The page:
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Antibiotics for acute bronchitis

This fact box will help you to weigh the benefits and harms of taking antibiotics as a treatment for acute bronchitis. The information and numbers are based on the best scientific evidence currently available.

The fact box was developed by the Harding Center for Risk Literacy.

What is acute bronchitis?

Acute bronchitis is a temporary inflammation of the lower respiratory tracts (bronchia). The inflammation is caused either by bacteria or by viruses. Most often itisdue to cold viruses, which iswhy bronchitis often occurs duringor after a cold [2].

Beside the general symptoms of a common cold (e.g. slight body aches,a mild headache,or sore throat), the inflammation can cause fever and coughing. The coughing is often a wheezing cough with or without mucus or phlegm (productive cough). The symptoms usually last about two weeks, although the coughing can persist for up to eight weeks [1].

What are antibiotics? 

Antibiotics are among the most important drugs in the treatment of infectious diseases. They are effective at treating bacterial infections but ineffective at treating viruses. 

By targeting all bacteria, antibiotics can also have a negative effecton naturally occurring bacteria, such as those in the intestine. As a result, antibiotics may cause diarrhea and nausea. In addition, some people may experience an allergic reaction. Overuse of antibiotics leads to bacteria becoming resistant to them [3].

Who might consider treatment with antibiotics for acute bronchitis?

Children and adults who suffer from persistent coughing with or without sputum (phlegmor mucus), who receive a diagnosis of “acute bronchitis,” or who suffer from coughing with persistent symptoms resembling a cold or the flu. Inmost cases, however, acute bronchitis resolves on its own [2].

A medical examination cannot differentiate between viral and bacterial causes for acute bronchitis. Since antibiotics can only help when bacteriaare responsible, the use of antibiotics for acute bronchitis is controversial [2].

What are the alternative treatment options?

An alternative is to rest and wait for symptoms to disappear. Painkillers, fever-reducing drugs, or cough expectorants (medicines that help bring up mucus from the lungs) can be used to alleviate symptoms.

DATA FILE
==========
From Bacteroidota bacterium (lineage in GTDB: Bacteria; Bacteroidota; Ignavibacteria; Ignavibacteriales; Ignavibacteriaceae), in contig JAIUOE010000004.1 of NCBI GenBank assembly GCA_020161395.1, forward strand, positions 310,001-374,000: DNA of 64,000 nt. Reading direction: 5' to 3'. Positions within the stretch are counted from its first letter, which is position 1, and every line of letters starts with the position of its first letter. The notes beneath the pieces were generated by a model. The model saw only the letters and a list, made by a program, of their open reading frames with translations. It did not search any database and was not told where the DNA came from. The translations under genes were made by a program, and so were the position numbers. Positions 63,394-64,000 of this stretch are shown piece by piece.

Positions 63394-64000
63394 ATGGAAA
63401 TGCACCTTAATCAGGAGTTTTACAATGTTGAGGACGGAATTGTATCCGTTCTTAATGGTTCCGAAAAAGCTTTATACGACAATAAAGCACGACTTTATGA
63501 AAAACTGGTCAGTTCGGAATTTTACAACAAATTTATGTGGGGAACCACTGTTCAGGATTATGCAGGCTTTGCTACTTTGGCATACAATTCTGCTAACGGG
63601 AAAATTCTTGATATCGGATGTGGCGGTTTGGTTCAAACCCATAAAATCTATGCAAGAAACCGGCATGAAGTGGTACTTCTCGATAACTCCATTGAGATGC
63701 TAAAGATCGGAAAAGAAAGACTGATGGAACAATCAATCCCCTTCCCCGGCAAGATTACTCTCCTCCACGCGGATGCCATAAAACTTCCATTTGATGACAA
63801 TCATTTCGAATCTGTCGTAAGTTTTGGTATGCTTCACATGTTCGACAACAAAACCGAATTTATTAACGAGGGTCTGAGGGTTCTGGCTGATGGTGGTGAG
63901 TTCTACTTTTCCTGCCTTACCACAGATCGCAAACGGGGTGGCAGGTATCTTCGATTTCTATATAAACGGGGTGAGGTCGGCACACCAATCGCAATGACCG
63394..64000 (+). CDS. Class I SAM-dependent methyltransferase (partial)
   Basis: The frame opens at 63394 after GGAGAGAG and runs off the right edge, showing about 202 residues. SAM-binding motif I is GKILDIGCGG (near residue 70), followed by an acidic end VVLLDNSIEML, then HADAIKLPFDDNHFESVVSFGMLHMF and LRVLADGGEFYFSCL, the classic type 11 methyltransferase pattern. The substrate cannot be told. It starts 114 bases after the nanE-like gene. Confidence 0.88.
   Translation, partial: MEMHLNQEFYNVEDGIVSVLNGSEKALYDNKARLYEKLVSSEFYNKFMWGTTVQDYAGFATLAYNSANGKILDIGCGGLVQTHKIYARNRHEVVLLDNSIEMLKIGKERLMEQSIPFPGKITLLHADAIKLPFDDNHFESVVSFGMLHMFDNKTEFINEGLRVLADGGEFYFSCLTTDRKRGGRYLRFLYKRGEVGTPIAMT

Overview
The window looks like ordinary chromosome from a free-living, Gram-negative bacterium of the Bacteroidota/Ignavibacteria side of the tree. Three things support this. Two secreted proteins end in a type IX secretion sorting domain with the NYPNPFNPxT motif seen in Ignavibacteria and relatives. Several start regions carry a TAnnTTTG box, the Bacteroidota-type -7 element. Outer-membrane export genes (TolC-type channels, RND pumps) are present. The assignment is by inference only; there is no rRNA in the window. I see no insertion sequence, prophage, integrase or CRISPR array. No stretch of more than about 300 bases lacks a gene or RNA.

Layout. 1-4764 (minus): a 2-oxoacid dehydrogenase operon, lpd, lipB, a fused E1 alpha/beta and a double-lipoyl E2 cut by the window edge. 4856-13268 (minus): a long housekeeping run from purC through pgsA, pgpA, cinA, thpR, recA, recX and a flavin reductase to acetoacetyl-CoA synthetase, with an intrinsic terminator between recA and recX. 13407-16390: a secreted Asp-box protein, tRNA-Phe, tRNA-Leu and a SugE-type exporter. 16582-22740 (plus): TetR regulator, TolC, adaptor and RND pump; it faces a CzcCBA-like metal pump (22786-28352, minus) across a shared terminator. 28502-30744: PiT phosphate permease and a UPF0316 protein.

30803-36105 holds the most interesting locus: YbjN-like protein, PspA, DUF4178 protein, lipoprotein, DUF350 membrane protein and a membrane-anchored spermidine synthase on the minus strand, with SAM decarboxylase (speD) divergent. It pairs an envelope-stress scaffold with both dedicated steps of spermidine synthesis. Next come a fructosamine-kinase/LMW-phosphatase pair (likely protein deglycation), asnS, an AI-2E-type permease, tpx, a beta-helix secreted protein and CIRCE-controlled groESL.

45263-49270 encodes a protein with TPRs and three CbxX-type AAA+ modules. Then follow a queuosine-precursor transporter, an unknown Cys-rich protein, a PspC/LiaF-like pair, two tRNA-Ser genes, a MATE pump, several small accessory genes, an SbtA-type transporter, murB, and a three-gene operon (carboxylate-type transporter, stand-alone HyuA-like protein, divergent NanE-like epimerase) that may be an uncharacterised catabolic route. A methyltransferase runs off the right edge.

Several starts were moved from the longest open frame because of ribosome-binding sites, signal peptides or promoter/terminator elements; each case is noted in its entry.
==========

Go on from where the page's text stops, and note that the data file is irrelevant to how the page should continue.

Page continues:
Fact box_antibiotics_bronchitis_EN

What does the fact box show?

The fact box shows the benefits and harms of antibiotics compared with a placebo or no treatment for acute bronchitis.

The table may be read as follows:

The health status of about 67 out of every 100 patients was considered to have improved, regardless of whether they had taken antibiotics or not. 

The numbers in this fact box are rounded. They are calculated from 17 studies that included a total of about 5,099 participants [1].

What other aspects should be considered?

If the symptoms worsen, a visit to the doctor may be necessary in order to rule out a lung infection (pneumonia). 

If antibiotics are used too frequently, bacteria that are insensitive to antibiotics can develop and spread. This is known as antibiotic resistance. People who are infected with resistant bacteria are then difficult to treat as the effectiveness of antibiotics is reduced.

Do the results provide proof (evidence) for the benefits and harms of treatment with antibiotics for acute bronchitis?

Overall, the evidence is of high quality. It is very unlikely that further research will change the results [1].

Version history of the fact box

September 2019 (update of the surrounding text, update of the research, no new evidence)

December 2017 (update of the evidence)

February 2014 (development)

Sources

Information within the fact box was obtained from the following sources:

[1] Smith SM, Fahey T, SmucnyJ, et al. Antibiotics for acute bronchitis. Cochrane Database SystRev 2017;6:CD000245. doi: 10.1002/14651858.CD000245.pub4.

[2] IQWiG. Acute bronchitis 2017. [https://www.gesundheitsinformation.de/akute-bronchitis.2684.de.html] 26.07.2019.

[3] BMG. The most important terms about antibiotic resistance 2019. [https://www.bundesgesundheitsministerium.de/themen/praevention/antibiotika-resistenzen/die-wichtigsten-begriffe.html] 01.08.2019.

Fact boxes

The idea of fact boxes was developed by Lisa Schwartz and Steven Woloshin. In several studies they demonstrated that fact boxes were effective tools for informing the general public about benefits and harms of medical interventions. Read more in the overview.

 

Terms of use: All fact boxes of the Harding Center for Risk Literacy and accompanying materials are licensed under a Creative Commons BY-NC-ND 4.0 license (attribution - non-commercial - no derivatives - 4.0 international).

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